SOURCE: Center for Productive Longevity

Center for Productive Longevity

June 20, 2012 10:51 ET

Center for Productive Longevity Urges People to Shed Negative Stereotypes About Older Age

Organization Wants People to Embrace the Opportunities That Come With Longer Lives

BOULDER, CO--(Marketwire - Jun 20, 2012) - As people continue to live longer and retire earlier, the term "Third-Stage Adulthood" has more relevance than ever before. Referring to people 62-85 years old, this stage of life is chock-full of senior workers who are qualified and ready to continue working after the traditional retirement age of 65 or sooner. This means that there is a large and growing talent pool with experience, expertise, seasoned judgment, and proven performance (referred to by CPL as EESP), to meet the workforce needs of the 21st century.

The concept of "Third-Stage Adulthood" was first conceived in a paper, "The Evolution of Adulthood: A New Stage" co-authored in 2000 by Dr. Elliott Jaques, who conceived the mid-life crisis in 1965, and CPL Founder and CEO William Zinke. Zinke created CPL, which is based in Boulder, Colorado, to stimulate the substantially increased engagement of people 55 and older in productive activities, paid and volunteer, where they are qualified and ready to continue adding value.

Now in 2012, the concept of Third-Stage Adulthood is even more important than when the term was coined. CPL urges everyone to recalibrate their thinking for this new reality because the results could be dire if action isn't taken. If Baby Boomers are pushed to the sidelines, the nation's entitlement programs (e.g. Social Security and Medicare) will become unsustainable even sooner than projected. To prevent this crisis, the country should tap the talent pool of retired workers in Third-Stage Adulthood and put their knowledge, skills and abilities to use.

"Embracing 'Third-Stage Adulthood' can be a positive life-changer as people enter this next phase," says William Zinke, 85. "The concept urges society to recognize that older people can continue to add value for significantly longer periods of time and that they should be viewed as individuals, instead of all being lumped under the clichés of being 'over the hill' and 'out of the game.' The result will be that millions of older people with EESP can continue contributing to, instead of drawing from, the national economy and society."

CPL subscribes to a concept of adulthood that falls into three stages, described as follows:

First stage of early adulthood (18-40) - the time to build experience and expertise; to decide whether to work in the private, public, or non-profit sectors and perhaps even gain some cross-sector experience; to decide whether to develop a career in a company or to become an entrepreneur; to focus on the development of particular skills and abilities; to build a solid foundation for the next two adult stages.

Second stage of mid-adulthood (40-62) - the time when experience and expertise produce problem-solving capabilities and sound judgment (CPL likes the saying that good judgment comes from experience and experience comes from bad judgment) and perhaps even the beginnings of wisdom. Any mid-life crises have been traversed and assurance and self-confidence have become more firmly established as a result of learning how to function more effectively. There is also continuing growth and development during this stage.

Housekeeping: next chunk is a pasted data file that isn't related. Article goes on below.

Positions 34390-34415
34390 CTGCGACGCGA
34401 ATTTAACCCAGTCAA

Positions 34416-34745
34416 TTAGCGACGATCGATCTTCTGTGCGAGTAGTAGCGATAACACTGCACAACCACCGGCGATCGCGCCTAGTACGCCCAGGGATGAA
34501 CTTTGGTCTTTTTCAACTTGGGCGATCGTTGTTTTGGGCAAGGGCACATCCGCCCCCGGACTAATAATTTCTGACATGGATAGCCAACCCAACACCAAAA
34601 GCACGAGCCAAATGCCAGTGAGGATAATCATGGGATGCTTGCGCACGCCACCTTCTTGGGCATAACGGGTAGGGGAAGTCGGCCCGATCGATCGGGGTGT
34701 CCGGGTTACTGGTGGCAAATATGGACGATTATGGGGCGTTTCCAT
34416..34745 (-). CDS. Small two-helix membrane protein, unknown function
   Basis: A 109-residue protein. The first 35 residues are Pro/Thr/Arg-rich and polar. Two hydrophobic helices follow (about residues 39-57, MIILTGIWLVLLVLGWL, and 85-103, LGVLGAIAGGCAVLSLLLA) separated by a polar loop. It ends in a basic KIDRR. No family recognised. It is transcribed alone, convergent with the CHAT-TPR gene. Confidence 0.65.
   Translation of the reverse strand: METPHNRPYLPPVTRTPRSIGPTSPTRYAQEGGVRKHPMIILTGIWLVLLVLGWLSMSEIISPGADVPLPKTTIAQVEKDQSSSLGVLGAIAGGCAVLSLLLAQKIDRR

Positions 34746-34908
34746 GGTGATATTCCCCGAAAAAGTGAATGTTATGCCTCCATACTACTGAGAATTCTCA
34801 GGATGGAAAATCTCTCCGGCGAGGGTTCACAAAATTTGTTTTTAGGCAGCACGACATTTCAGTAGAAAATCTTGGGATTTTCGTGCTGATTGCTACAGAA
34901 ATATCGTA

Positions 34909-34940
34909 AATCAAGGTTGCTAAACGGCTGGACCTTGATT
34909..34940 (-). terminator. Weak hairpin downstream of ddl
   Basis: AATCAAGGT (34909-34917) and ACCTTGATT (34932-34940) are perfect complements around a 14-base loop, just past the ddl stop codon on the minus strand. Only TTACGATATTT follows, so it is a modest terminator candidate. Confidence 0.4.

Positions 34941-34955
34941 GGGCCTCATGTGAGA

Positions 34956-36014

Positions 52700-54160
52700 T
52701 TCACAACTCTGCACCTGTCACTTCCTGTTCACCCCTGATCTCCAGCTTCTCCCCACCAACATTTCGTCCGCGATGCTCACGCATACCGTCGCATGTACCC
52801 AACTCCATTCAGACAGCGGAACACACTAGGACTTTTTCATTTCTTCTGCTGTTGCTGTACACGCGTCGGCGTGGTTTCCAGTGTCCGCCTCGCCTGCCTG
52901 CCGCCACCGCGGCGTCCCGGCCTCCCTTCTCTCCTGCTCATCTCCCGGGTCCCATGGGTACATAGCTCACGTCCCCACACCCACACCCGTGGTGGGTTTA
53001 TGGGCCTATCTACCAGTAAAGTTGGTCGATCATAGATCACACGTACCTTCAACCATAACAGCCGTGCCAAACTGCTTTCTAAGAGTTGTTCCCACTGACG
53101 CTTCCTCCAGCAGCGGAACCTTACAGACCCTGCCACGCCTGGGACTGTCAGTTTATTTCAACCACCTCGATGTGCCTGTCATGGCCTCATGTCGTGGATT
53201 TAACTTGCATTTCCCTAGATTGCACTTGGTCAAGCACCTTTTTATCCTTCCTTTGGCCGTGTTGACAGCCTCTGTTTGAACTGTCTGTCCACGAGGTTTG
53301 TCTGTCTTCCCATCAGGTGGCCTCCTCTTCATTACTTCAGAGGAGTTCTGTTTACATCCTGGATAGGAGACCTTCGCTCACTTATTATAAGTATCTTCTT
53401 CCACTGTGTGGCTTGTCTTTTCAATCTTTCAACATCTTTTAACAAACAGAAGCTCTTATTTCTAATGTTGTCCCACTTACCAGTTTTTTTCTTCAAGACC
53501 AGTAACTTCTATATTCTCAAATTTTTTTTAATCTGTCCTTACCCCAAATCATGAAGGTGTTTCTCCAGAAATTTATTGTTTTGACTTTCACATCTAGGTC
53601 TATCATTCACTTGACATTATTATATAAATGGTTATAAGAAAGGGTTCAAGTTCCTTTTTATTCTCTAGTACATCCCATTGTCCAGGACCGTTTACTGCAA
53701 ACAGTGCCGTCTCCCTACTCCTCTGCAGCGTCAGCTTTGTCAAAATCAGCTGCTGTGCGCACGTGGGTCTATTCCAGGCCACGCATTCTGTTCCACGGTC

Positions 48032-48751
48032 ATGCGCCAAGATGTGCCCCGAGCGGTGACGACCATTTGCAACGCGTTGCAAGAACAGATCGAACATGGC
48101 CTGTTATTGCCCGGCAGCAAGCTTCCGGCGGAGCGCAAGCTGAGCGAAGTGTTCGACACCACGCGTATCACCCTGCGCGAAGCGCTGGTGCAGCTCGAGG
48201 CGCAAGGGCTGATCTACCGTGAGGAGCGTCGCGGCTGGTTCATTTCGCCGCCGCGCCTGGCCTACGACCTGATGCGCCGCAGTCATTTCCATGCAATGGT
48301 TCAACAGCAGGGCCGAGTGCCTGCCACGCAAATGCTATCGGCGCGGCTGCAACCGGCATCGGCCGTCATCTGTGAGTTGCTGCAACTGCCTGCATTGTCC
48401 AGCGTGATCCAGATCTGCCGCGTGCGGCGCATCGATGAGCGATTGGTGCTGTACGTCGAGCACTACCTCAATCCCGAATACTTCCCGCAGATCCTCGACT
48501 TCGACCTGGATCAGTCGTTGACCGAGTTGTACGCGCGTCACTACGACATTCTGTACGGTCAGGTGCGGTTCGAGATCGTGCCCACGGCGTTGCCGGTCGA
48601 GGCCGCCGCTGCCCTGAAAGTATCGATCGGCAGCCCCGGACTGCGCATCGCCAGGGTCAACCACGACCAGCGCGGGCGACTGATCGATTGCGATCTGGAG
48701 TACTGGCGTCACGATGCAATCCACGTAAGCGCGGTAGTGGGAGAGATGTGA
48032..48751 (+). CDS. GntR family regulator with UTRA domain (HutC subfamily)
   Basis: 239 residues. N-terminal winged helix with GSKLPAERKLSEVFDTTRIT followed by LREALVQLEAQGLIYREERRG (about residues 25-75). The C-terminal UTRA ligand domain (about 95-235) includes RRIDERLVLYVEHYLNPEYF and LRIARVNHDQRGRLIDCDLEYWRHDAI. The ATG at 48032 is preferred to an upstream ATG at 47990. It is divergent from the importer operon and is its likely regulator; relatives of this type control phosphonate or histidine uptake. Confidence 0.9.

New-stage of mature adulthood (62-85) - the time when many individuals, although not all (e.g. people who have been engaged primarily in physical labor, who have not maintained a commitment to physical fitness, or who have debilities or disabilities), can continue to be significant contributors. They have had about 40 years to gain experience and expertise, to develop seasoned judgment and proven records of performance and to build their intellectual and social capital. While documented research indicates that cognitive capability may have plateaued for some, the intellectual growth curve continues to move upward for people who have continued to remain productively engaged.

CPL launched the Later-Life Story Contest on June 1 to solicit empowering stories from people 55 and older. The competition has two separate categories: Entrepreneur Success Stories and Inspirational Later-Life Stories. A panel of three independent judges will select one winner from each category who will receive $1,000 and a specially designed trophy. CPL will post the best stories on its website ( throughout the contest under "Success Stories." The contest runs through August 31, and winners will be announced on October 1, 2012.

To submit a story, visit and complete a submission form. Entrants must be at least 55, have a compelling story to share, and be willing to have it posted on the CPL website for viewing and for possible publication. Stories may also be emailed to James Hooks, CPL's Director of Marketing and Technology, at

For more information on CPL, the contest and Entrepreneur Success Stories, visit or Facebook at

About the Center for Productive Longevity
The mission of CPL is to stimulate the substantially increased engagement of people 55 and older in productive activities, paid and volunteer, where they are qualified and ready to continue adding value. Visit for more information. Follow us on Facebook at

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